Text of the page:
Just because it’s cold doesn’t mean you should be carrying an absurd amount of weight when you go backpacking. But choosing what to bring and what to leave behind can be tricky, especially when you want to be well-prepared without hurting your back from the extra weight.
Pack Layers to Stay Warm Instead of Bulky Single Items
Not only are bulky sweaters and jackets heavy and hard to carry, but they might actually not be the best option to stay warm during winter adventures. “To help minimize the extra clothes bulk I use a two-pronged approach: dress in layers for the activity, carry extra layers for camp, and have enough extra space in my pack to store shed layers easily,” says Whitney LaRuffa, sales and marketing director for Six Moon Designs and an avid hiker and backpacker. “I start by dressing in a layer of merino wool long underwear, then a synthetic vest or parka and finish it off with a layer of hard shell Gortex outer layers.”
Wearing at least some of those layers on the walk means you won’t have to pack them and carry them along instead. Plus, layers are the best way to fight the wind chill factor, which can have dramatic effects on your comfort when outside in the snow. “Even on a day when the sun is shining you think you would be comfortable especially while moving, but high winds can cut through any warmth you are generating,” according to LaRuffa. So wear warm layers and bring a few extra ones (go for sweat-resistant materials and water repellent materials) in case it gets colder or you get wet.
Think “Shelter” Without Too Many Extras
Being protected at night is paramount for warmth and survival, especially in strong winds, but that often means bringing special equipment that can weigh you down considerably. “If you want to go as light as possible, build a snow cave and use a bivy sack for an extra layer to trap heat and protect from wind,” says LaRuffa.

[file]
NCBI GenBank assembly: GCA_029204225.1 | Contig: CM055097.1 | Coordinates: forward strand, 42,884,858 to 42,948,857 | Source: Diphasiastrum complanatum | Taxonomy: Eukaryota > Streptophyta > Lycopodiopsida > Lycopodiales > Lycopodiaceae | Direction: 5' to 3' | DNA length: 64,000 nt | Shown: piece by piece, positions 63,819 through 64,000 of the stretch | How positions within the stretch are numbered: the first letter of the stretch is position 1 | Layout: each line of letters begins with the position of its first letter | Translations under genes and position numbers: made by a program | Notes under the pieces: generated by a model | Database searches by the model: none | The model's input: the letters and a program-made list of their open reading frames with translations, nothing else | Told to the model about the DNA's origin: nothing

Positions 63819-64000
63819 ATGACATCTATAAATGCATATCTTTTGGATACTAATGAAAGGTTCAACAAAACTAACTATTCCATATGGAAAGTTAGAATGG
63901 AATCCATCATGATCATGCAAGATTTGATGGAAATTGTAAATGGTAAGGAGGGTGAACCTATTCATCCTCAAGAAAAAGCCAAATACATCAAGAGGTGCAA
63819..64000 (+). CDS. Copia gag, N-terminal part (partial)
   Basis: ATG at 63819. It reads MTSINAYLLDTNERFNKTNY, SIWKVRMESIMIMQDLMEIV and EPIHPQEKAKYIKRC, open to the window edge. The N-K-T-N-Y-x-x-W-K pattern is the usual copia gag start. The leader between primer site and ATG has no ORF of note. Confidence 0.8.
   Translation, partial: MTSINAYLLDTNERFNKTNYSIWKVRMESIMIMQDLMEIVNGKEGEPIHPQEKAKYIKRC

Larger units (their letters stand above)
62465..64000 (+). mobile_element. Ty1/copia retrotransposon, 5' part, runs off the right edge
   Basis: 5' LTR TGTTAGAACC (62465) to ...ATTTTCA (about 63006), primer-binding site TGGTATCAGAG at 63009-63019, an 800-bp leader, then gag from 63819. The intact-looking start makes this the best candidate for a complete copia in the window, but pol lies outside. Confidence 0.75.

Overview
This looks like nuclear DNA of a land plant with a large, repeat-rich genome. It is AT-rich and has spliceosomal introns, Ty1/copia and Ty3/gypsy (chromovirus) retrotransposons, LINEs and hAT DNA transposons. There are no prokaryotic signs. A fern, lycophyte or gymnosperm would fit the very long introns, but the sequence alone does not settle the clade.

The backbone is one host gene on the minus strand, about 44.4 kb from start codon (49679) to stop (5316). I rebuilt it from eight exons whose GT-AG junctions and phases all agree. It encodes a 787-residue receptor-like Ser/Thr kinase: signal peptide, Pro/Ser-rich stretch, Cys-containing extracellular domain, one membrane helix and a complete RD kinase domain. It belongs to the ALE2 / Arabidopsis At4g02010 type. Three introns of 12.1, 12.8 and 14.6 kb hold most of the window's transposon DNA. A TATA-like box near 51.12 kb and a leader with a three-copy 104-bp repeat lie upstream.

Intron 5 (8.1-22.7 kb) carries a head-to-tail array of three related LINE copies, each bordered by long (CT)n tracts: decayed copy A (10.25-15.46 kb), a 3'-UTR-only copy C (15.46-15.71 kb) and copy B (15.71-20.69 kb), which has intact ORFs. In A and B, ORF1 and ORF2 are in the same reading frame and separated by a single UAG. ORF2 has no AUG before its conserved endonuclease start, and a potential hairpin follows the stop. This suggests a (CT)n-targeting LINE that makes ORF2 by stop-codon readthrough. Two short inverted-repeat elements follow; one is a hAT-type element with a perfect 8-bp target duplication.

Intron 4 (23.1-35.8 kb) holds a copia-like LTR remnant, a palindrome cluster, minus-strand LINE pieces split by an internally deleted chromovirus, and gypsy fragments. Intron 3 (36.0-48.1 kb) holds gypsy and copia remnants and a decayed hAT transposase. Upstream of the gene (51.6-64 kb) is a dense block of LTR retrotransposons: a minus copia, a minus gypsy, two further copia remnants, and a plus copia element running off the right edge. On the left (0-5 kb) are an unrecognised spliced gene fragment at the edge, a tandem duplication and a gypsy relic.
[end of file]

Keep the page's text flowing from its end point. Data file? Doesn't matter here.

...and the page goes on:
While a tent might be a more popular choice for most (and there are numerous lightweight four-season tents on the market), LaRuffa points out that because of the way they are designed and constructed—usually double wall—winter tents tend to be pretty heavy. “Look for a classic dome shape which helps shed snow along with a single wall design to save weight,” says LaRuffa. “The most important things to look for in a winter tent is shape: domes and hoop style tents have better snow shedding, and anything under three pounds for a four-season tent is about as light as you can get.”
Don’t Leave Your Stove Behind
Because stoves are probably the heaviest thing you’ll carry during a backpacking trip, you might be tempted to leave them behind—but obviously that would be a very big mistake in winter. “A stove is necessary to melt snow for water, and having a good reliable stove that sips on white gas is crucial, since white gas is not affected by cold, unlike today’s canister stoves,” says LaRuffa. “Either way, I generally carry extra fuel for safety purposes. This is one area where I don’t worry if I am carrying extra weight, because I know I could blow through a liter of fuel in a few days if melting snow is required for me to stay hydrated.”
To make sure you’re not carrying more gas than you need, check the weather forecast. If you don’t expect snow, you could cut down on the amount considerably. Don’t forget to shop around too: chances are you don’t need more than one burner or a high-end stove that might look nicer but weighs more. Stick to the basics to save on weight.